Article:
Methadone is a long-lasting medication that has a chemical structure similar to morphine, but, significantly different. Morphine is a short-acting opioid that elicits effects of euphoria, sedation, and calming of stimuli such as pain. Methadone can also produce these effects. However, in appropriate doses of methadone, a tolerance to the sedative and euphoric effects can be achieved and properly managed.
The Difference Between Methadone and Short-Acting Opioids
Short-acting opioids, like morphine, require multiple doses a day to maintain levels of the drug to elicit the desired effects, control conditions of pain, or stave off cravings and withdrawals once dependent on them. The repeat use of these drugs is significantly recognized by the intoxication and withdrawals that affect the user’s ability to function on a day to day basis.
Because methadone is slowly metabolized and accumulates in bodily tissues, it is usually taken only once a day to prevent opioid cravings and withdrawals in opioid addiction treatment programs or to control chronic and severe pain in therapeutic treatments.
Once the person achieves a steady dosing of methadone that controls their symptoms, the daily dosage amount ingested equals the amount they eliminate from their bodies. Stored amounts of methadone in the liver and bodily tissues continues working until the next day’s dose and this alleviates the ups and downs that other opioid users go through sometimes, multiple times a day.
Physical Signs of Methadone Use
Methadone is a powerful opioid that acts as a central nervous system depressant. It can slow breathing, heart rate, blood pressure and produce sedation, euphoria, and relaxation with physical signs nearly indistinguishable from other opiates until the person becomes used to taking the drug (unless they are abusing it).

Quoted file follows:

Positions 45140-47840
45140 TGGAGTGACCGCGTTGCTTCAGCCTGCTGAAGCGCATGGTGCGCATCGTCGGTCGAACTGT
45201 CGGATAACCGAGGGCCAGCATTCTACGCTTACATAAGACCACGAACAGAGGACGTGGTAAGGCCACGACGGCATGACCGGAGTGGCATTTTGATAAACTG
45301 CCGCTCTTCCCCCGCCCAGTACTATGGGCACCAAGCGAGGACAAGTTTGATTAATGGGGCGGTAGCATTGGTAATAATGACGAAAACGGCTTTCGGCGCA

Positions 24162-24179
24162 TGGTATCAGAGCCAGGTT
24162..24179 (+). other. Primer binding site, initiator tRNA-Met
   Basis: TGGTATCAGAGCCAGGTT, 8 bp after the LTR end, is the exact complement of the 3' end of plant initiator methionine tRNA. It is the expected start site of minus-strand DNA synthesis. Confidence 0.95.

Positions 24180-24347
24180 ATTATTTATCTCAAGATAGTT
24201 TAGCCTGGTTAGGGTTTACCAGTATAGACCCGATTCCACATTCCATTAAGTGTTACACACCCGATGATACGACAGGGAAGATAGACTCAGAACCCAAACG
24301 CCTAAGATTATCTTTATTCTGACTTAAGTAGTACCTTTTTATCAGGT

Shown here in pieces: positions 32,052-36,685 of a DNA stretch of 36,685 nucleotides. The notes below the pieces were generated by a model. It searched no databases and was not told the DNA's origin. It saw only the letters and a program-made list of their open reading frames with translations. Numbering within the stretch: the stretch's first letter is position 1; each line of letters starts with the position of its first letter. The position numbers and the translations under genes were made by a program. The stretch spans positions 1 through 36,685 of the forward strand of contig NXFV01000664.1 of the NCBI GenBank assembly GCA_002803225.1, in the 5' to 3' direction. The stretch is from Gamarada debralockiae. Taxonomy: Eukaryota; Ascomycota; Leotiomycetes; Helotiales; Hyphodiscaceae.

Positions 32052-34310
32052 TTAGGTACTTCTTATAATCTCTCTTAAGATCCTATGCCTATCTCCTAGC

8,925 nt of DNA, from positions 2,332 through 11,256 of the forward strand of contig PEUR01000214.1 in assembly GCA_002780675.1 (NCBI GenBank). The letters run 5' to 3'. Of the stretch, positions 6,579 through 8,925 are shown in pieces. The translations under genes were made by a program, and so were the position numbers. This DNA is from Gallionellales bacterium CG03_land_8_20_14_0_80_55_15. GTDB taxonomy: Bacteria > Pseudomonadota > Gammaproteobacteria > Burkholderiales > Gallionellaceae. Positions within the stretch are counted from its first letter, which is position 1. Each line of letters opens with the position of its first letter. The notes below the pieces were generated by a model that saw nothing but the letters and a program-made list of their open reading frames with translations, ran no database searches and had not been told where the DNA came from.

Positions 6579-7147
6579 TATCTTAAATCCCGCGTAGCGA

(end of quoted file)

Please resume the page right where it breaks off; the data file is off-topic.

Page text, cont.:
Physical signs of methadone use may include:
- Slow or shallow breathing
- Slowed heart rate and blood pressure
- Disturbed sleep patterns
- Pinpoint pupils
- Flushing or itching of skin
- Loss of coordination
- Slow movements
- Menstrual changes
- Sexual dysfunction
According to the Drug Abuse Warning Network, in 2011, methadone was involved in an estimated 66,870 ED visits for non-medical use, an increase of 82 percent from 2004 where it was involved in an estimated 36,806 visits.
Psychological and Behavioral Signs of Methadone Use
Methadone is beneficial over other opioids in that it actually helps to keep chemical balances in the brain in check to prevent the adverse psychological and behavioral signs of use commonly associated with those types of drugs. In opioid addiction treatments, it helps improve cognitive functions and focusing ability without the cravings for other opiates with significant improvements in social functioning.
If abused however, the psychological and behavioral signs of methadone use can include:
- Cognitive deficits, memory problems, inability to focus, confusion
- Loss of inhibitions, coordination, interest, and motivations
- Addiction and adverse or immoral behaviors to abuse methadone